After they finish recording, King goes to work editing the videos, adding graphics and burning CDs to give to the soldiers. She also includes toys and candy for the parents to mail back to their children.

“Since we’re away, we feel we can’t do much. This is just another way of communicating,” King said. “A lot of people are missing their kids’ firsts, this is to let them know [their parents] love them and are thinking about them.”

“I think [this recording] will give them comfort and make them feel loved,” Berriosruiz said. “I would like to see more programs like this that help keep families engaged with one another and makes the distance between us seem nonexistent.”

Face of Defense: Marine Describes Route to Becoming Martial Arts Instructor



By Marine Corps Lance Cpl. Savannah Mesimer, 3rd Marine Division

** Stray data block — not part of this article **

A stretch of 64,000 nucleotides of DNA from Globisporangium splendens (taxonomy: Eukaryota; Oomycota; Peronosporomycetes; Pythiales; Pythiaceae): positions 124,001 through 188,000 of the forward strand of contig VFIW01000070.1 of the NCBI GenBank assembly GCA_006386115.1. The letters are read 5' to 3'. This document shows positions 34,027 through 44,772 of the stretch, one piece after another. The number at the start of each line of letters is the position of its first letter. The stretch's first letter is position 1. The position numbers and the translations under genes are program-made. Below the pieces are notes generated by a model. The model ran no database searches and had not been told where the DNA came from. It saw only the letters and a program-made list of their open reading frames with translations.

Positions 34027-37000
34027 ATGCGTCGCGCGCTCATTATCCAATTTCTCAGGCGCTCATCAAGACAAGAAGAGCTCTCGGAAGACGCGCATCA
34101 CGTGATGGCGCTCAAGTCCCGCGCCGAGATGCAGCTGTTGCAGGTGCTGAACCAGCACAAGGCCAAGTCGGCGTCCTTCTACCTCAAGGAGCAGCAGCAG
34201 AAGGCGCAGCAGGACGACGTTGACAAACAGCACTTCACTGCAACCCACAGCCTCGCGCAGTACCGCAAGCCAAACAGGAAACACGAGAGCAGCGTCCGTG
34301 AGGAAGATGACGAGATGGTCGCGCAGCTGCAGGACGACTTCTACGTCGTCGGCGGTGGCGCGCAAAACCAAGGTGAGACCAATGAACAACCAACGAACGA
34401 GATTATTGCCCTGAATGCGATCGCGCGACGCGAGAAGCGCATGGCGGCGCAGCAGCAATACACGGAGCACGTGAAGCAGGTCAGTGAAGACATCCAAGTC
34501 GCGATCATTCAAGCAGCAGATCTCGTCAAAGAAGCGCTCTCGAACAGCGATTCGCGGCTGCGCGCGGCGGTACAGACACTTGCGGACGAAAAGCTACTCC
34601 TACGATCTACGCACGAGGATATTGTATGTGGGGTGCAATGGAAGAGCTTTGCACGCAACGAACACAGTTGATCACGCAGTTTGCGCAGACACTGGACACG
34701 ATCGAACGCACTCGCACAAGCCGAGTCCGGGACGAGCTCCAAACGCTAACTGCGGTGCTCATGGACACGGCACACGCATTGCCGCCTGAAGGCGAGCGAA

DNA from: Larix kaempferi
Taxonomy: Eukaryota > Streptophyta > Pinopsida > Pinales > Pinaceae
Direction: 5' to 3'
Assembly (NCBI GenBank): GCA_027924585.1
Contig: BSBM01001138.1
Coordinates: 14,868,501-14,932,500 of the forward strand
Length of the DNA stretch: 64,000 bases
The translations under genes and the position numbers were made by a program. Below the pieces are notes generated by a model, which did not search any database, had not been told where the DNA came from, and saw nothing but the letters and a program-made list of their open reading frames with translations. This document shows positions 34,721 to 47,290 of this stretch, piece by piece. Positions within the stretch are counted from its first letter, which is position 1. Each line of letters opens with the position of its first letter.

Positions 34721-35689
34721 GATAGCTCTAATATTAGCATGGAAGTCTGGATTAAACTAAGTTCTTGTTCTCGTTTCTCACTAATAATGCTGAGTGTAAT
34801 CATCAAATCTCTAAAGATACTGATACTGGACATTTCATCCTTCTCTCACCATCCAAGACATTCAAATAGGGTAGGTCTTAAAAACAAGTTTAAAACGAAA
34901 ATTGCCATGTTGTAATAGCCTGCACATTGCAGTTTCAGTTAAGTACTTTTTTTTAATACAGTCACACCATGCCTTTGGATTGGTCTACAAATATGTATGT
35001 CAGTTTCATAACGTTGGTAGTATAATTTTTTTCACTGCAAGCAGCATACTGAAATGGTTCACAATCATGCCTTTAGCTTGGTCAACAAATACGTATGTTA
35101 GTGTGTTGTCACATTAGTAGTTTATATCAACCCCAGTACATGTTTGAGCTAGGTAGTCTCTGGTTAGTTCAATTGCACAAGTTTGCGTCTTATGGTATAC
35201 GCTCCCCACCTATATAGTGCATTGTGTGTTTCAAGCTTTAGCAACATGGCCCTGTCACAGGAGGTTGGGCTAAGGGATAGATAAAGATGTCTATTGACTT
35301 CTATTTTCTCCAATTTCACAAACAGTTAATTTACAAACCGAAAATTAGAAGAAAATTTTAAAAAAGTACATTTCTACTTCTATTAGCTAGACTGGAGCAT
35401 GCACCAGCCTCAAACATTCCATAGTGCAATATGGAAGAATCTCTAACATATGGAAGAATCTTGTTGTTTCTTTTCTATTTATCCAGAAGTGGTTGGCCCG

OKINAWA, Japan, Dec. 26, 2017 — Marine Corps Cpl. Javier Carpintero, a native of El Paso, Texas, has earned instructor status in the Marine Corps Martial Arts Program.

Carpintero, a motor vehicle operator with Headquarters Company, Headquarters Battalion, 3d Marine Division here, didn’t start off with an interest in teaching martial arts.

“When I first got into the Marine Corps, I had no interest in MCMAP. I didn’t really have a background in the fighting techniques, so I didn’t even want to look into it,” he said.

Then, one of Carpintero’s noncommissioned officers, Cpl. Maira Ramirez, peaked his interest in the martial arts instructor program. “She led a gray belt course which I had to attend, and I ended up failing it the first time,” he said. “Failing made me want to study the gray belt techniques that much more, and I also wanted to make Ramirez proud because she didn’t give up on me.”

Gaining Experience

Eventually, Ramirez taught Carpintero up to the brown belt level, he said.

Carpintero was then promoted to lance corporal, and he went onto earn his black belt in February 2017.

“I remember the exact moment I earned my black belt; we had been doing MCMAP for over 2 hours,” he said. “I kept pushing, and just when I thought I wouldn’t make it, my instructor put my black belt on my chest and told me congratulations, I had earned it.”